By L.E. Leone
IN THE GAME Gio Camacho, captain of the West Point women’s boxing team, sang the national anthem into the ring announcer’s microphone, wearing boxing gloves. Then she climbed into the ring and beat the beans out of University of Maryland’s Catherine Breslin, who looked a little bewildered.
This was the first fight on a 21-bout card the second night of the inaugural United States Intercollegiate Boxing Association tournament held at USF last weekend. Incredibly, it was the first collegiate tournament to crown women champions, as well as men.
West Point seemed especially excited about this. The academy sent twelve female boxers to San Francisco for the event (and no male ones). Eight out of nine of the women’s bouts featured at least one West Pointer. A couple were West Point vs. West Point.
West Point had coaches. West Point had uniforms. West Point had chants. West Point had Gio Camacho. After a while, it became pretty easy to root against West Point. Everyone from any other college who stepped into the ring with them seemed lonely and intimidated.
It’s reassuring, I suppose, from a national security standpoint, that our country’s future military officers fought with more discipline, confidence, and swagger than (for example) Pat Cannaday of UNC — who I fell in love with when I saw her laughing in her corner between rounds. Something her coach had said to her.
She was clearly being beaten. But didn’t seem fazed by it. At all. The ref interrupted the fight in the middle of the third because her ponytail had come undone. She had to go to her corner and have it taped.
Cannaday lost. Rachel Luba of UCLA lost. Jules Squire, a jangly and wildly strong, free-swinging slugger from UMD, lost, goddamn it. Mei-Le Keck of UCLA lost.
West Point took every weight class from 112 to 152. I started to lose interest. Then I saw three people sitting in another section of bleachers off to the side at the Koret Center gymnasium. They didn’t look “above it all” so much as, yeah, “off to the side” of it.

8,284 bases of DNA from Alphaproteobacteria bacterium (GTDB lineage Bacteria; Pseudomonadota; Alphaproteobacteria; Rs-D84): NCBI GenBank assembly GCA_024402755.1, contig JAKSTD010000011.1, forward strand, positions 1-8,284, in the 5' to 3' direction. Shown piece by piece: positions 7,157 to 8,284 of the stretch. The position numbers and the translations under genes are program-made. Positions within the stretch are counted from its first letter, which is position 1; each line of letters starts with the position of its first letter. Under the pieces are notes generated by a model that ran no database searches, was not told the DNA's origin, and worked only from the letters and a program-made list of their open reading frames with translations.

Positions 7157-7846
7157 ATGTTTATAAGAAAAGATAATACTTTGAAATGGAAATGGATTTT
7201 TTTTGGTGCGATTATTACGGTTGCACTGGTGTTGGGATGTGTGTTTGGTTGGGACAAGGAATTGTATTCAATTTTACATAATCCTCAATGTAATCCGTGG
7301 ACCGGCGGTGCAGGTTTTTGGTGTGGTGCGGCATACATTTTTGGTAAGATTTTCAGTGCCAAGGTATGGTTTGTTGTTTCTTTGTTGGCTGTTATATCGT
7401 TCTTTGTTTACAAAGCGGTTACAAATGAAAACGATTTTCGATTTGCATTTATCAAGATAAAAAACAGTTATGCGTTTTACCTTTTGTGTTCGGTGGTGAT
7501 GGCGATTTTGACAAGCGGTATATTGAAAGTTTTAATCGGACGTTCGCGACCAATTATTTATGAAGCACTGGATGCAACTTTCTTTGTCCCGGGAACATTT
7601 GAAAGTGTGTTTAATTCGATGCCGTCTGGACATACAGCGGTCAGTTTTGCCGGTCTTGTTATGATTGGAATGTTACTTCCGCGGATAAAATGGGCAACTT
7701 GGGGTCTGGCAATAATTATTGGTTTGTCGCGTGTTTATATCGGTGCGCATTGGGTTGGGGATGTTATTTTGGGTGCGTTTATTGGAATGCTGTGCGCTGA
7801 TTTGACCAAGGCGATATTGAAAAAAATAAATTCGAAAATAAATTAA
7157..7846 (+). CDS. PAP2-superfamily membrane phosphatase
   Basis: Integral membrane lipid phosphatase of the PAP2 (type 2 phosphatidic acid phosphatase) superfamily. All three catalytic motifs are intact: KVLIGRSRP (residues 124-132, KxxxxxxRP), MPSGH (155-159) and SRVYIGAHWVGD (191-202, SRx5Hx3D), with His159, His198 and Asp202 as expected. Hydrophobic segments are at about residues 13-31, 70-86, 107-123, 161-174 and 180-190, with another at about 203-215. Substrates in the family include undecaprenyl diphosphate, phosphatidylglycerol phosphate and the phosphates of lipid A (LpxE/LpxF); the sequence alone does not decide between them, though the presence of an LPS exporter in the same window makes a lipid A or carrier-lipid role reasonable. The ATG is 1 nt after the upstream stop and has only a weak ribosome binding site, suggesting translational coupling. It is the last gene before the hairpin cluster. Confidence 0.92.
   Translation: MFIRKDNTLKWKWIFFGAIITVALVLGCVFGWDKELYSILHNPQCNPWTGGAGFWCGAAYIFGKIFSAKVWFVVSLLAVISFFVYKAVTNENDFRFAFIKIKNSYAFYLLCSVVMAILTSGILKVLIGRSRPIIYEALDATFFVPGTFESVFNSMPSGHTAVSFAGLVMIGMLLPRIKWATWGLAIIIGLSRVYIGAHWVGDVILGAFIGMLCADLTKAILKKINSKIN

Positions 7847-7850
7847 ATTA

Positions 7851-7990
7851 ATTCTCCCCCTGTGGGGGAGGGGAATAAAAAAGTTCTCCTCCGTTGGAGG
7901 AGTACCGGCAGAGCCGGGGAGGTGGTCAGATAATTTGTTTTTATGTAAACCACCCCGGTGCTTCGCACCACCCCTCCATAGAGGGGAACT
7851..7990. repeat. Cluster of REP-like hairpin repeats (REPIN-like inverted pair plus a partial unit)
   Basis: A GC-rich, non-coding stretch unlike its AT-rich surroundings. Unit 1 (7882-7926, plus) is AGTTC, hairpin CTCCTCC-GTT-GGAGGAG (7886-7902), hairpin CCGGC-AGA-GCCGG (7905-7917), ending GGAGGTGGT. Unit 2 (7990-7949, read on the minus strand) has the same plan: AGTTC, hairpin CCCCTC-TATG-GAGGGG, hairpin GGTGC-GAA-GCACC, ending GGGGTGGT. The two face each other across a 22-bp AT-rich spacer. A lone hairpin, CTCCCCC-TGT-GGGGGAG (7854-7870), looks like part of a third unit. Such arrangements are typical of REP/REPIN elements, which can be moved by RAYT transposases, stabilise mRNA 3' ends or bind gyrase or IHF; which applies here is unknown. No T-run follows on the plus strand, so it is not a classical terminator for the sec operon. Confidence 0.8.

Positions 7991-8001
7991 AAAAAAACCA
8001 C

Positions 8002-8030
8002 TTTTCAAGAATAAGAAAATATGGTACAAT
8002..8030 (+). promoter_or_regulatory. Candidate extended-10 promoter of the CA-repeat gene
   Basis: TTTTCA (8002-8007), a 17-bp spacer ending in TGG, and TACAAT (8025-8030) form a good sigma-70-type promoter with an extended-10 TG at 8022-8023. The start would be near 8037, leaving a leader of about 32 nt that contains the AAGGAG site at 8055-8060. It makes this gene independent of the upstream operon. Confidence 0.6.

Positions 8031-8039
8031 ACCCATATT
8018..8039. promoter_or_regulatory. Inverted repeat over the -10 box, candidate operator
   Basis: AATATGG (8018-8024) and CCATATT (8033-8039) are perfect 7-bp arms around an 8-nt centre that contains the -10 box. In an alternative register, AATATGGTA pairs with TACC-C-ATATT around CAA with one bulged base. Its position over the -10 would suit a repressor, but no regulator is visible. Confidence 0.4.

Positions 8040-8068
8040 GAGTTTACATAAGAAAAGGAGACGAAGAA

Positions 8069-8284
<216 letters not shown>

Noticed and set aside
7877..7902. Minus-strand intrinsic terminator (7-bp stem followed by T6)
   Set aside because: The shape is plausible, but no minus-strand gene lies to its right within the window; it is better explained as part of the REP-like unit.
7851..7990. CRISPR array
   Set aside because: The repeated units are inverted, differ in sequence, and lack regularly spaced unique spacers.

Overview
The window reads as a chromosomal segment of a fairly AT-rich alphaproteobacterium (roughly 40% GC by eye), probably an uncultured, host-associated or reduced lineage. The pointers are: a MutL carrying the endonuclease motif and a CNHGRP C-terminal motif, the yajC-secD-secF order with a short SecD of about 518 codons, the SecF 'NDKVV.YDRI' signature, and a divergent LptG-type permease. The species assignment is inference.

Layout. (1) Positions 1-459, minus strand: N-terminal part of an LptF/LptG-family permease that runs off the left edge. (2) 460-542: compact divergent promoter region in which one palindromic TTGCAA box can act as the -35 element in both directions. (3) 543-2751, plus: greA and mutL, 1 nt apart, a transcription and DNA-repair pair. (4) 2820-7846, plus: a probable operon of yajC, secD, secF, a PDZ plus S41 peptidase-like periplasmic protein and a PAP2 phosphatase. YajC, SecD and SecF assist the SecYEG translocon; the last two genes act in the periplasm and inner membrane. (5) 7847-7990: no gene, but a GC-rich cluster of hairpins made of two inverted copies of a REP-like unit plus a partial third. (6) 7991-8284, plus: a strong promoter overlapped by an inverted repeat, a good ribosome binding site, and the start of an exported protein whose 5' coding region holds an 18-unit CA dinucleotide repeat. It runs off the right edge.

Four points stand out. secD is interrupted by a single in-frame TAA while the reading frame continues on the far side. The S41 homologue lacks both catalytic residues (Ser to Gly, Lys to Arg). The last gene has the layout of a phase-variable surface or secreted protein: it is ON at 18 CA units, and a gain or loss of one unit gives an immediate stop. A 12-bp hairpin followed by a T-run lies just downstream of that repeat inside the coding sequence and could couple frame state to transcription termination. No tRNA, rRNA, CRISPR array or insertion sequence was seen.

The woman was wearing a WVU hoody, her hands in the pockets. She wasn’t shadow boxing, chattering nervously, or eating power bars. In fact, it was hard to tell she was a boxer.
Her coach didn’t look like the other coaches, and her boyfriend didn’t look like anyone else in the place: beard, bandanna, shorts and flip-flops . . .
My people! I thought.
When I saw her legs, I knew who was going to take West Point down.
Sadly, though, Jennifer Moreale of WVU never had the chance. She fought Eileen Macias-Mendoza, USF. She fought the home team! And she won, by TKO. First round. Probably the USF boxing coach saw what I’d seen. In fact, he had the best view in the house of where Moreale’s power was coming from, and he threw in the towel. I saw this. It was literal. Towel. Over. First knockout of the night.
The second came in the other 165-pound fight, in which West Point was taken down, finally, by Elizabeth Brunton of Georgetown. Brunton, another likeable fighter, had a strong upper body and an old-fashioned brawler’s demeanor, but bird legs compared to Moreale’s.
Now, the next night, they were going to square off for the 165-pound collegiate title. That’s the heavyweights, for women. Brunton vs. Moreale. It had a ring, for me — like Ali-Frazier or Foreman Grill. I was hooked. Brunton-Moreale. The rest of that evening, and all the next day, it was the only thing I could talk about. West Virginia vs. Georgetown.
In collegiate boxing, they count the punches landed, that’s all, and — barring a knockout — it is how you win or lose. Three rounds. Two minutes apiece. It goes fast, from the outside.
“When you’re the person in the ring, you’re in it alone,” Moreale told me after. “The only voice I hear is the corner. And I feel the punches. And I feel what I am going to do next. But that’s it.”
Brunton went the distance with her, and fought well, but Moreale won. She looked like a different fighter the second night: more bob and weave. “I discovered some things that I always thought I could do,” she said. “I surprised myself, too.”
Counting her half-round TKO the night before, this was her fourth fight ever.
An Italian native, Moreale is two years into her PhD studies. Economics. But she has wanted to box since she was little, when she would practice on a stuffed duffel bag, wearing ski gloves.
“When you believe in something,” she said, two hands on her giant, gaudy, championship belt, “it’s possible.”
I said that I agreed.